Photo of Bedcoverings from 1785 from Quilts of Province by Kathryn Berenson
I am utterly besotted with Toile de Jouy, a printed cotton fabric with patterns of country scenes, characters or floral motifs that originated in France in the 18th century. This beautiful fabric traditionally came in red and white, blue and white or sepia and white.
The manufacturing and trade of toile de jouy made a fortune for Baron Christophe-Phillippe Oberkampf (1738-1815) who owned a factory in Jouy-en-Josas. His expertise in copper-plate and copper-roller printing allowed the creation of large-scale prints with scenic, allegorical and historical figures. Popular for bed coverings, drapery and furniture upholstery, this fabric was in high demand in the seventeenth and eighteenth centuries and was widely copied in France and England.
The Musée de la Toile de Jouy presents the history and technique of printed fabrics from 1760 to 1843 using drawings, models and materials such as the wooden blocks, copper plates, rollers, dyes and frames used in the process. There is also an impressive collection of the fabrics themselves in which the stylistic changes in taste and fashion can be seen through a range of designs. The factory itself closed down over 100 years ago but this lovely fabric still inspires designers and artists (including me).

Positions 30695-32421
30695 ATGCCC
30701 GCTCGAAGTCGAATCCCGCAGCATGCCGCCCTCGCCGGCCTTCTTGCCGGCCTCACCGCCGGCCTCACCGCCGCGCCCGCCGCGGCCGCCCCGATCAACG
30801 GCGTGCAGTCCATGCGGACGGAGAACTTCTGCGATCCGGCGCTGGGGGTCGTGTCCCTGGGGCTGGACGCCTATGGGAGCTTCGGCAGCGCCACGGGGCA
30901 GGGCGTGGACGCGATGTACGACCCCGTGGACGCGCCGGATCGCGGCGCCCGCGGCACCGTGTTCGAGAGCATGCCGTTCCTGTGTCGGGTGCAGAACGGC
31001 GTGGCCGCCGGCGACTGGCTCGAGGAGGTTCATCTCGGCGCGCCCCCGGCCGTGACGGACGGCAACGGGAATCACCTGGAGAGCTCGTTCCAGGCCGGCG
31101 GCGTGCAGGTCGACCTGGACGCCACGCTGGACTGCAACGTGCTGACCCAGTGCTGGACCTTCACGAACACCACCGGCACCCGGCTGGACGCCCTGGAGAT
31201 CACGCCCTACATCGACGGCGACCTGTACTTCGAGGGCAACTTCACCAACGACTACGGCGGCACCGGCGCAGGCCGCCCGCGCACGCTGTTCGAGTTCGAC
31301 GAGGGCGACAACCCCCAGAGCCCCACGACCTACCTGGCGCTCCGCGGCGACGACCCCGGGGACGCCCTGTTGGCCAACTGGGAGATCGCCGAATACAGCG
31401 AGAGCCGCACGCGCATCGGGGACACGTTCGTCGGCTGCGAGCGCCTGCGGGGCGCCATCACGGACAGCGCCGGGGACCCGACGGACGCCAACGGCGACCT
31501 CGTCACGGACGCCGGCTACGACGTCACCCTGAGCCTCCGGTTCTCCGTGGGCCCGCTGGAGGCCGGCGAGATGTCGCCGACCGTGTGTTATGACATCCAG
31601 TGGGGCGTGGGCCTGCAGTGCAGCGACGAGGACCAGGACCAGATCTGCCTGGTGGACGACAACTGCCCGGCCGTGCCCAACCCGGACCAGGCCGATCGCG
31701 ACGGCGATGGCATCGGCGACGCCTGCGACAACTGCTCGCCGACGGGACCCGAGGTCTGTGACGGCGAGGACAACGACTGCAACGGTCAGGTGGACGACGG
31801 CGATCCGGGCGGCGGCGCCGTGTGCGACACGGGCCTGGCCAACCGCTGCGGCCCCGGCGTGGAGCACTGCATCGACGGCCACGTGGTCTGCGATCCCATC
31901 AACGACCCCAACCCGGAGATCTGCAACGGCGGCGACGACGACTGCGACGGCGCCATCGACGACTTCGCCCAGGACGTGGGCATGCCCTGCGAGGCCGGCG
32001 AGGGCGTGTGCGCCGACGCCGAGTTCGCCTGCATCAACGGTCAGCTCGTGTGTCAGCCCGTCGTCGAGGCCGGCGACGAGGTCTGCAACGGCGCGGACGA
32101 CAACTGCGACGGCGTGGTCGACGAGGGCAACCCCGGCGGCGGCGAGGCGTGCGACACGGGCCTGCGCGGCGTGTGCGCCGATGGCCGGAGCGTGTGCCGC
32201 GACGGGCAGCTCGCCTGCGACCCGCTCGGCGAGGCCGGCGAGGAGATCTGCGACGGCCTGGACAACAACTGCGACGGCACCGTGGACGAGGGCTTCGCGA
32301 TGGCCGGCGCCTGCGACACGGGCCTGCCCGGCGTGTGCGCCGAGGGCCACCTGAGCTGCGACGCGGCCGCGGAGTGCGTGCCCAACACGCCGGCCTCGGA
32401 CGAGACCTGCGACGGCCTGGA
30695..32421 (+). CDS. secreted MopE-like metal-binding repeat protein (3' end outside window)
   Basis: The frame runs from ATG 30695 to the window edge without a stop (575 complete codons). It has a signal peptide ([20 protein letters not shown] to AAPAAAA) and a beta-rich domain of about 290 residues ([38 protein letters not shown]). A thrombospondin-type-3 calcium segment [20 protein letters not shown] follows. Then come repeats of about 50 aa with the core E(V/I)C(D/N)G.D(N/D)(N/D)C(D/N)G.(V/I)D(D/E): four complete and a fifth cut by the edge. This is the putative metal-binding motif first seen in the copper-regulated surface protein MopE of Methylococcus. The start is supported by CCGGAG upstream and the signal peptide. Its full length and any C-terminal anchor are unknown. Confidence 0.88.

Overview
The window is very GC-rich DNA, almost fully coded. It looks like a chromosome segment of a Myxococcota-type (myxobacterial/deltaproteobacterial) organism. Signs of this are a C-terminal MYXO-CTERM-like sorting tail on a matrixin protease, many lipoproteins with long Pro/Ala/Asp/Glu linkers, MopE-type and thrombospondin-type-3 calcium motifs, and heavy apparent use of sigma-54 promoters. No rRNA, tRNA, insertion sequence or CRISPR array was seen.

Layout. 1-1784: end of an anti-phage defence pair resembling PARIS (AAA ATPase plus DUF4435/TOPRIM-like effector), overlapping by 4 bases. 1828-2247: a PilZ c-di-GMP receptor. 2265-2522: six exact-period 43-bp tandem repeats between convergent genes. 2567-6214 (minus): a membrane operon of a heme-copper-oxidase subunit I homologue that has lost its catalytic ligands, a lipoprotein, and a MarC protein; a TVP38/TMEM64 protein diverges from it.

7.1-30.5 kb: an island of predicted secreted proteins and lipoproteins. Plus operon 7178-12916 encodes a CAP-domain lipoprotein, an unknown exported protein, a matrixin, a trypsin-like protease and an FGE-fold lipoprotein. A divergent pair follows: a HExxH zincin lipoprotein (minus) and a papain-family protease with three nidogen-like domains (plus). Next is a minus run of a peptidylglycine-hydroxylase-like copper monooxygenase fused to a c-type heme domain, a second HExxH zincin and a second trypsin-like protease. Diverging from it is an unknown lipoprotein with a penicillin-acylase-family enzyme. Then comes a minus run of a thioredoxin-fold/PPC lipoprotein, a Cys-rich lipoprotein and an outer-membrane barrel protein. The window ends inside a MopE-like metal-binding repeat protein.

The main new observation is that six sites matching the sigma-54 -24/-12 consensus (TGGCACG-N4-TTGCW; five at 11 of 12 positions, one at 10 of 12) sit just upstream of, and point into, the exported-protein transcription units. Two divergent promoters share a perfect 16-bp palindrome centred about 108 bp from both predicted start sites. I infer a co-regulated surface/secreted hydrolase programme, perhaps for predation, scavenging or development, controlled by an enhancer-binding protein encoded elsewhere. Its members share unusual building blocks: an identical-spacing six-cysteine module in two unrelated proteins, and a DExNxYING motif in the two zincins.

I would dearly love to see this museum during my upcoming trip to Paris. Unfortunately, it is 19 km southeast of Paris and 4 miles southeast of Versailles. I'm not sure I'll be able to fit it into my jam-packed itinerary. If anyone has any suggestions on where to find fabric in Paris, I'd be ever so grateful if you could leave a comment!
Musee de Toile de Jouy
54 rue Charles de Gaule
Chateau de l'Eglantine
Jouy Les Loges
33 139 56 48 64
P.S. Happy 120th Birthday to The Eiffel Tower today! It is fascinating that this beloved icon was once considered an "odious column of bolted metal" and "the dishonour of Paris" when it was selected as the centerpiece of the 1889 Paris Exposition Universelle.